Not all Germans supported Hitler during World War II, and Franz Müeller can prove it. He was one of a small group of German students in Die Weisse Rose (The White Rose) resistance circle who risked their lives to write and distribute anti-Nazi leaflets during 1942 and 1943. Although three of the group's core members were killed for their actions, Müeller only served a jail sentence after his arrest. Müeller will speak (in English) about anti-fascist resistance during his April 11 talk on campus. (See calendar section for details.)
One of Müeller's roles in The White Rose group was to set up and run a mimeograph machine hidden inside a pipe organ in one of Ulm's Protestant churches. On this the group printed thousands of leaflets denouncing Hitler, detailing many Nazi atrocities against Jews and others, and urging readers to resist Nazism. They were the first to tell the world about the Holocaust's terrors. "Here you see the worst possible crime against humanity, the likes of which have never been seen in history," read one such flier. The group also fought hand-to-hand against the Hitler Youth in the streets on at least fifty occasions.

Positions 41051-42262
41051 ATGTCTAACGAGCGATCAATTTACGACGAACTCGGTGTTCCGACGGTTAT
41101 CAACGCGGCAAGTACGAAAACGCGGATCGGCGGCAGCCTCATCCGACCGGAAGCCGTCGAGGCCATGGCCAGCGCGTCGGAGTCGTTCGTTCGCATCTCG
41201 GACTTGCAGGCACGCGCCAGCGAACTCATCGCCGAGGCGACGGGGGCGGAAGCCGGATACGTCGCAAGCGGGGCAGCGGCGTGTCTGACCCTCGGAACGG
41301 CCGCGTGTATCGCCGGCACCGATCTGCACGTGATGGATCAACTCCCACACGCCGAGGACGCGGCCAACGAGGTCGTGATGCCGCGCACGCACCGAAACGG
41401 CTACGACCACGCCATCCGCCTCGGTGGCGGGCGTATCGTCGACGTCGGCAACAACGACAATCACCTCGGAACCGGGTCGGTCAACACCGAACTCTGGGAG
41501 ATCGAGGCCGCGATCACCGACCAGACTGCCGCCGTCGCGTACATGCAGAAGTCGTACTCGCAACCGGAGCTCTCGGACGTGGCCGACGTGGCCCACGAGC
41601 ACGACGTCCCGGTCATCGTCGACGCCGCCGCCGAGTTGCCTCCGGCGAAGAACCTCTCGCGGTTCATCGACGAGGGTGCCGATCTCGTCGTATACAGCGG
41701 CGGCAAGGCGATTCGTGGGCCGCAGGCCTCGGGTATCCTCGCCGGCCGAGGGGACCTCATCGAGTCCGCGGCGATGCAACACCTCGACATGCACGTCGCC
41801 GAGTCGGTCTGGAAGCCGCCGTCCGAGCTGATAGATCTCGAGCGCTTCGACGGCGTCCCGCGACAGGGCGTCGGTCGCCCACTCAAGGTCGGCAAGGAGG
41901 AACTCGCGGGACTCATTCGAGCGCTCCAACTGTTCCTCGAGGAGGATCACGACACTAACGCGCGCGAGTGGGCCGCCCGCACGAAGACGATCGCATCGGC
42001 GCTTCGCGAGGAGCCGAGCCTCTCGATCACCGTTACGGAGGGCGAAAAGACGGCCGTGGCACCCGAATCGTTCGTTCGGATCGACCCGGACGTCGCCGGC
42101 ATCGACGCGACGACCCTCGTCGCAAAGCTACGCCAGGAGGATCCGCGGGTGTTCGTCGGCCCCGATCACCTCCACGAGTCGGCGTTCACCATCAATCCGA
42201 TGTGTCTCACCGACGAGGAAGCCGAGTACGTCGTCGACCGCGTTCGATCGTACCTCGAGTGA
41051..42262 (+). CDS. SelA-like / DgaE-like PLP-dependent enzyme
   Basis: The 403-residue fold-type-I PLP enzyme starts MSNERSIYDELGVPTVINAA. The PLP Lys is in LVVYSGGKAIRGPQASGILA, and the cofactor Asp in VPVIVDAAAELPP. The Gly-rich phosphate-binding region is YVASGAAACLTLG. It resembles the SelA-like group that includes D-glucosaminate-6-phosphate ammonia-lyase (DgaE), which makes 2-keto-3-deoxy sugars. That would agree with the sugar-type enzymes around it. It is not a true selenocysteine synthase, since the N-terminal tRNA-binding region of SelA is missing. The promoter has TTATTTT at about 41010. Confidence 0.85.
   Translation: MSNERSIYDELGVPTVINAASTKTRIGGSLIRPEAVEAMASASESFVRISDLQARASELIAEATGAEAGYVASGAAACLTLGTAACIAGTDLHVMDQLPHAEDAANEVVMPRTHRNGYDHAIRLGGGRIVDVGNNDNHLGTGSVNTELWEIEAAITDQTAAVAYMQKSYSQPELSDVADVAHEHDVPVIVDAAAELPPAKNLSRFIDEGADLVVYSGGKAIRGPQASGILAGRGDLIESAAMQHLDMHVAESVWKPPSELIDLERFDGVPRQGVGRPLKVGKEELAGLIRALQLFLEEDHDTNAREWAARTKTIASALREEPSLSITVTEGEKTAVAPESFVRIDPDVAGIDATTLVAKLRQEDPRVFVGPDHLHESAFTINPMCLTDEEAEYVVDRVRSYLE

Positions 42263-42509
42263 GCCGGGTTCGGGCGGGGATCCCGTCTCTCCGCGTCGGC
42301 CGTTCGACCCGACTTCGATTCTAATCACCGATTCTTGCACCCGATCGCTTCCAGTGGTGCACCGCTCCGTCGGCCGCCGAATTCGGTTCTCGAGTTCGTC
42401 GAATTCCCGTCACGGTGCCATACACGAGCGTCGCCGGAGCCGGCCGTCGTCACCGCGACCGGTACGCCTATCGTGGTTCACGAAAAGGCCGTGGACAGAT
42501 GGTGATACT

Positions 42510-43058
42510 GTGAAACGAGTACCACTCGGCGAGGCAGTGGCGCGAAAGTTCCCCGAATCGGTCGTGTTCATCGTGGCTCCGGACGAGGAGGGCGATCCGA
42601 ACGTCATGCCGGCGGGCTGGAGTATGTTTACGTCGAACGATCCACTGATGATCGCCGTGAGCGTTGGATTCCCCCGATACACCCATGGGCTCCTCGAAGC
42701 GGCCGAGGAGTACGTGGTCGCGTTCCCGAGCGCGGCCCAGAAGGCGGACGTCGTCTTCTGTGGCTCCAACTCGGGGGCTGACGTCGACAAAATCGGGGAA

Müeller later became a Social Democratic Party member of the Bavarian Parliament in then-West Germany, and was a cofounder of the White Rose Foundation, which combats racism around the world.